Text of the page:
Thursday, July 24, 2008

House Tries to Move Energy Legislation

Michael Franc over at NRO has a good piece on how a number of Congressional House members are taking action after beginning to feel the heat from their constituents over gas prices. A small but growing rebellion is underway against the wicked witch, Majority Leader Nancy Pelosi. House Republicans are attempting to execute a discharge petition on pro-drilling energy legislation, but need to pick up some of the more conservative Democrats' votes in the process. Franc explains the strategy:

"A discharge petition is a procedural way for disgruntled members to release a bill from legislative limbo and force the entire House to consider it. Should a majority of members (218) sign one, the legislation in question is “discharged” from the committee of jurisdiction and brought immediately to the floor, debated, and voted on. Short of actual floor votes, signing a discharge petition is the most powerful (and potentially meaningful) tool available to a besieged legislative minority.

Not surprisingly, discharge petitions rarely attract the required 218 signatures. House speakers and majority leaders view them the same way vampires view crosses. When members of the majority party sign one, it’s viewed as an act of betrayal worthy of harsh disciplinary measures and a guaranteed end to that member’s advancement in the House.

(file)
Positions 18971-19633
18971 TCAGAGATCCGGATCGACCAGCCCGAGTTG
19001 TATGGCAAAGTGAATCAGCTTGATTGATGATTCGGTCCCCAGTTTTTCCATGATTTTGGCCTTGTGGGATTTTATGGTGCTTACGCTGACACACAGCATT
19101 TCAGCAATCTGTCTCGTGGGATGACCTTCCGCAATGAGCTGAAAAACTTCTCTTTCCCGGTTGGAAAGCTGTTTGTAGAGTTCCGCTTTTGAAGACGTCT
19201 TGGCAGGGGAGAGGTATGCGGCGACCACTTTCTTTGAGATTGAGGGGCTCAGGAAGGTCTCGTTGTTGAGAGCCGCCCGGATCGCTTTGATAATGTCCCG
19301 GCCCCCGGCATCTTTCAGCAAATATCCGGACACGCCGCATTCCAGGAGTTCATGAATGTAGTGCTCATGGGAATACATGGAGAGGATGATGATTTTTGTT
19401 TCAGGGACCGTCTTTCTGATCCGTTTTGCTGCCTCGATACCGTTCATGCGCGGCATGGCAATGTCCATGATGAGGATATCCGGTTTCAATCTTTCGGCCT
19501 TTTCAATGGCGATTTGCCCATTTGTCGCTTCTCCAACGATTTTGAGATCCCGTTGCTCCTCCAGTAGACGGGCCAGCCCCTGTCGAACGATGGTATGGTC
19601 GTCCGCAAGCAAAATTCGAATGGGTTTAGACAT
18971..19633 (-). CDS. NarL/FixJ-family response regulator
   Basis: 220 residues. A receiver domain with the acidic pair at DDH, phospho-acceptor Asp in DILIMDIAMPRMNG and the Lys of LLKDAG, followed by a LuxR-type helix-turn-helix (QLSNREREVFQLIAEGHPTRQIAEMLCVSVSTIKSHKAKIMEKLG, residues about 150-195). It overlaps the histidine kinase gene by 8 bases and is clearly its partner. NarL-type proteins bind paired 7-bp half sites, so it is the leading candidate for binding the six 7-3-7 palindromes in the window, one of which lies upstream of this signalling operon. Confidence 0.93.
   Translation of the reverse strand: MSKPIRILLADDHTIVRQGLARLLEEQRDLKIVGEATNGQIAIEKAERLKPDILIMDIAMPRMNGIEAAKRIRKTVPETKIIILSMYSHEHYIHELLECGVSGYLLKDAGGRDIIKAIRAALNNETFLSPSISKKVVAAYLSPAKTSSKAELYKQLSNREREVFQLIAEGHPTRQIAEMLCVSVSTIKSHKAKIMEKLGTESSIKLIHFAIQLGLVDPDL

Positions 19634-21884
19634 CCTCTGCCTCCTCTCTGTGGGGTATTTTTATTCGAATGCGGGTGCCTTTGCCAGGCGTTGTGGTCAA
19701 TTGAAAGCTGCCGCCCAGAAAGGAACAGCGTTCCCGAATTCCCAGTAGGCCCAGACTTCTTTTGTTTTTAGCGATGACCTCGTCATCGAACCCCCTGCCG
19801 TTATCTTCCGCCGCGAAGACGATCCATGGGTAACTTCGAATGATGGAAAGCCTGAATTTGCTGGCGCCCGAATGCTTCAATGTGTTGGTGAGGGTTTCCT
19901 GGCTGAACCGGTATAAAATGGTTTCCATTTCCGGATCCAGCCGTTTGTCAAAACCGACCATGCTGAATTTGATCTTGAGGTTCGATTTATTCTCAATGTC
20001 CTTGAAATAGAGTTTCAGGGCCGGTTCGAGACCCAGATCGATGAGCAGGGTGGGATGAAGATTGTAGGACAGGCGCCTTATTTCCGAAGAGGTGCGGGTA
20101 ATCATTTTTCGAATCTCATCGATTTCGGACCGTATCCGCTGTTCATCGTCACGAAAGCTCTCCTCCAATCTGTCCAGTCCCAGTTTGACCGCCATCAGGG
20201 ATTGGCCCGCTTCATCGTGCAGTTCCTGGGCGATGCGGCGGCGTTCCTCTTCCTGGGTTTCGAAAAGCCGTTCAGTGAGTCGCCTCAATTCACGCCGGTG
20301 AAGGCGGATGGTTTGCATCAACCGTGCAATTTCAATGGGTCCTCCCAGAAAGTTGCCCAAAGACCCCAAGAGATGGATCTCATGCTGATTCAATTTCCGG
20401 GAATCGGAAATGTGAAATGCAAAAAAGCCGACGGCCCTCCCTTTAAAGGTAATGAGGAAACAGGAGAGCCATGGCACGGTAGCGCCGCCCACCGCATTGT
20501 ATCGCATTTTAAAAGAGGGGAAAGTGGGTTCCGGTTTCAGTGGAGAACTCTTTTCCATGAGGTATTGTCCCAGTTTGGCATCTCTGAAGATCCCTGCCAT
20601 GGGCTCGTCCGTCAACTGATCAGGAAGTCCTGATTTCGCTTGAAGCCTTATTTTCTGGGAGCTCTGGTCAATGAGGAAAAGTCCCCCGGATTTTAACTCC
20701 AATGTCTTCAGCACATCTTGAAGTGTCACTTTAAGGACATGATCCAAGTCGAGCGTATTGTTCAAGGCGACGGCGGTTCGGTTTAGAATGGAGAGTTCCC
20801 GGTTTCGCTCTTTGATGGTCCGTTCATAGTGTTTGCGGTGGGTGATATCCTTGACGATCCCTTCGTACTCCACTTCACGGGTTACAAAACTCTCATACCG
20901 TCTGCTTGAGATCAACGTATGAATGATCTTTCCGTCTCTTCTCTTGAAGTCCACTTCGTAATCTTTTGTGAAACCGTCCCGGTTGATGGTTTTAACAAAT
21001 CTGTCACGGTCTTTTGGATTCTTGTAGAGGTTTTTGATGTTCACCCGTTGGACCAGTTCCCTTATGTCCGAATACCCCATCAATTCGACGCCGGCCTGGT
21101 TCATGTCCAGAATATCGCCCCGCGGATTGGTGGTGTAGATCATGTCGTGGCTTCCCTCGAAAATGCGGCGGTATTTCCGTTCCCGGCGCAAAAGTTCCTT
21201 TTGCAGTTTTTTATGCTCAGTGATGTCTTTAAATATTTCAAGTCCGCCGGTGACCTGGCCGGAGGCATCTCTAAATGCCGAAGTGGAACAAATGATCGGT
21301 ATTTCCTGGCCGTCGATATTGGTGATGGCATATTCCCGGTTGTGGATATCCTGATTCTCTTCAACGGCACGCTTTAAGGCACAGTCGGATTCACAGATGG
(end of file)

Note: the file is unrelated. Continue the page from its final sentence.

Quietly, in recent weeks House Republican leaders have adopted precisely this strategy. Rank-and-file Republicans have been filing one discharge petition per week (five thus far), demanding floor action on a far-reaching energy agenda."

The movement has attracted as many as 153 (including one Democratic) vote, with as many as 75-100 more members possible. This count has been tabulated by including members that have publicly supported more energy exploraiton legislation in the past, including as many as 40 Democrats. Let's hope at least one of these efforts succeeeds soon. At stake is an agenda that includes drilling in the ANWR, offshore, constructing new oil refinieries, and opening up unconventional oil sources such as oil shale and coal liquification.

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